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Why the ‘back in the day syndrome’ is holding us back

Millennials and 'Snowflakes'. Let’s not allow our coloured memories of the past stop us from creating a better future.

Before you think that I will be getting all defensive about the Millennials or so called ‘Snowflake’ generations because I’m part of it myself, I want to make it clear that I am too old to fit in those brackets. 

I think I just grew tired of seeing and hearing younger people being bashed left, right and centre on a daily basis.

Not a day goes by without me having to see or listen to comments about ‘Snowflakes’. ‘Snowflakes’ being seen as young people who simply can’t cope with life, being too emotionally vulnerable and not able to take care of themselves.

Most of the negative comments come from older generations, generations who of course, see themselves as much stronger, much more resilient, and much more able to cope with anything and everything that life throws at them.

But for everyone that likes to add their 2 pence, especially all the keyboard warriors who like to hide behind a nickname and are not willing to have a discussion (it’s normally a very one sided view and not up for debate) I have one question:

If all previous generations were so much better, stronger and more resilient why is this world in such a mess?

Why, before we start bashing anyone, can’t we ask ourselves what makes us think that we are better? Where are the incredible results of our greatness? Why do we constantly complain about the current situation on our planet?

Is it because ‘back in the day’ things were different? Is it really because back then it was better?

I call this the ‘back in the day syndrome’ because I hear it all the time, but people who use it as a reason to express their dissatisfaction about the current reality don’t realise that what they remember as the great ‘back in the day’ times isn’t the actual reality of the past.

The human brain has a tendency to erase a lot of the negatives from our memories and focus on positives, which makes us feel nostalgic. There is nothing wrong with being nostalgic and having good memories of the past, but let’s also be realistic and admit that our memories are coloured, they are not the reality of how exactly things were in the past.

If all younger people are now seen as ‘Snowflakes’ and the previous generation was so much more resilient, it also makes me wonder – whose children are the ‘Snowflakes’?

Who is raising them?

Surely, not the strong, resilient and able to cope with everything generations? 😉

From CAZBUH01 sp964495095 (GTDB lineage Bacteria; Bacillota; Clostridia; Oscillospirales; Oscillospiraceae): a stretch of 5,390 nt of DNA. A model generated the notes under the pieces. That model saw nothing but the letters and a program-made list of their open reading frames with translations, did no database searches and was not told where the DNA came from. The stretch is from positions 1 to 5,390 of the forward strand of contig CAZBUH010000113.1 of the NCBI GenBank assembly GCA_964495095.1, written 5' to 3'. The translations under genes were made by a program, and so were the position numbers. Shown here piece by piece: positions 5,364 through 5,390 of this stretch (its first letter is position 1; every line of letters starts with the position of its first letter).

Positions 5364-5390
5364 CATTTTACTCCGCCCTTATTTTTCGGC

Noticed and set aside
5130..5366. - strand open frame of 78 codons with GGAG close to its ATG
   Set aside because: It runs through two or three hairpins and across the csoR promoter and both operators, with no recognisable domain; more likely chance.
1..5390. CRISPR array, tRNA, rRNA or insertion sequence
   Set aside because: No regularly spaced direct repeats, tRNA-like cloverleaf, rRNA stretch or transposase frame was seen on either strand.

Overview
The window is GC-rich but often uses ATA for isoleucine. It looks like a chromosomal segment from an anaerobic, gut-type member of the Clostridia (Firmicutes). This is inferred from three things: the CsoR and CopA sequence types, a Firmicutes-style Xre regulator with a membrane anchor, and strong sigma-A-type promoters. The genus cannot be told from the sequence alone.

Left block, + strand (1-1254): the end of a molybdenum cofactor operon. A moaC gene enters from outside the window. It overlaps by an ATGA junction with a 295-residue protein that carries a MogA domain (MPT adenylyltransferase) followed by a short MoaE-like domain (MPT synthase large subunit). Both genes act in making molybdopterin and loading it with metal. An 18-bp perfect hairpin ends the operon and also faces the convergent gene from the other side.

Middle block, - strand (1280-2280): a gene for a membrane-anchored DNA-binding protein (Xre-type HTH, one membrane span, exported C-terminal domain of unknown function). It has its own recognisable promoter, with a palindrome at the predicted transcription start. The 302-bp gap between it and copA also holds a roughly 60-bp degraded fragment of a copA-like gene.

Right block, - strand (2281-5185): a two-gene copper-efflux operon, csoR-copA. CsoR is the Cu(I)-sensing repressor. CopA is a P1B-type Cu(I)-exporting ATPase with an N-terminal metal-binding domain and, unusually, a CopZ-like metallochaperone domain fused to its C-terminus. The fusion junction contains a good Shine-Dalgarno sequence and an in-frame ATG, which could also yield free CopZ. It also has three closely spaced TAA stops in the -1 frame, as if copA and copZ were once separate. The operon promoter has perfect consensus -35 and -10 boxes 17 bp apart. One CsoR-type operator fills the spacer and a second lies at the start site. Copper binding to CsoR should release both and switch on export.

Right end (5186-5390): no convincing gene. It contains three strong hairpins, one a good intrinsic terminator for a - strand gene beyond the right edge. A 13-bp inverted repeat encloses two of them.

Have you also wondered why all of us, at some point in our lives, have heard the expression from our parents: ‘when I was your age?’…

We all heard it because every generation is different and every generation thinks that they are the best. But… the world moves on, changes and creates a different environment so no two generations will ever be the same, and that’s the true beauty of it.

As for us, the older generation, with more knowledge, wisdom and life experience – we should focus on sharing what we know, empowering and inspiring young people to be the change we want to see in the world. We should lead by a positive example.

And what kind of an example are we giving others by picking on and laughing at younger people?

Whether you like it or not, they are the future of this world and we need to be able to help them, not laugh at them, their emotions and abilities or inabilities.

We need to face and embrace the change, face and embrace the differences of our generations and make the most of what young people bring to the world.

I’m still surprised every-time I hear businesses complaining about the attitude of young people at work (back to the ‘back in the day syndrome’) and how challenging it is to run a business with teams full of the younger generations. How short sighted is this?

I hate to break it to you, but if you and your business are finding it hard to adapt to new generations then you won’t be in this business for much longer.

You won’t live forever and the younger generations are not going anywhere, they are the future of businesses and this world.

I understand that change is difficult, I know that the human ego always wants us to be right, but what are we really achieving by bashing each other?

And how much more could we achieve by embracing each other, our differences, different perspectives and attitudes?

There is nothing wrong with sharing your opinions, but let’s change it from expressing one sided, negative opinions to a two way dialogue. Let’s talk, collaborate and discuss.

We can all learn from each other, we call all inspire each other, we can help each other and together we can achieve so much more.

The ‘back in the day syndrome’ is holding us back because by using it, we choose to focus on the past, and not the present or the future.

Let’s not allow our coloured memories of the past stop us from creating a better future for everyone involved, regardless of their age.

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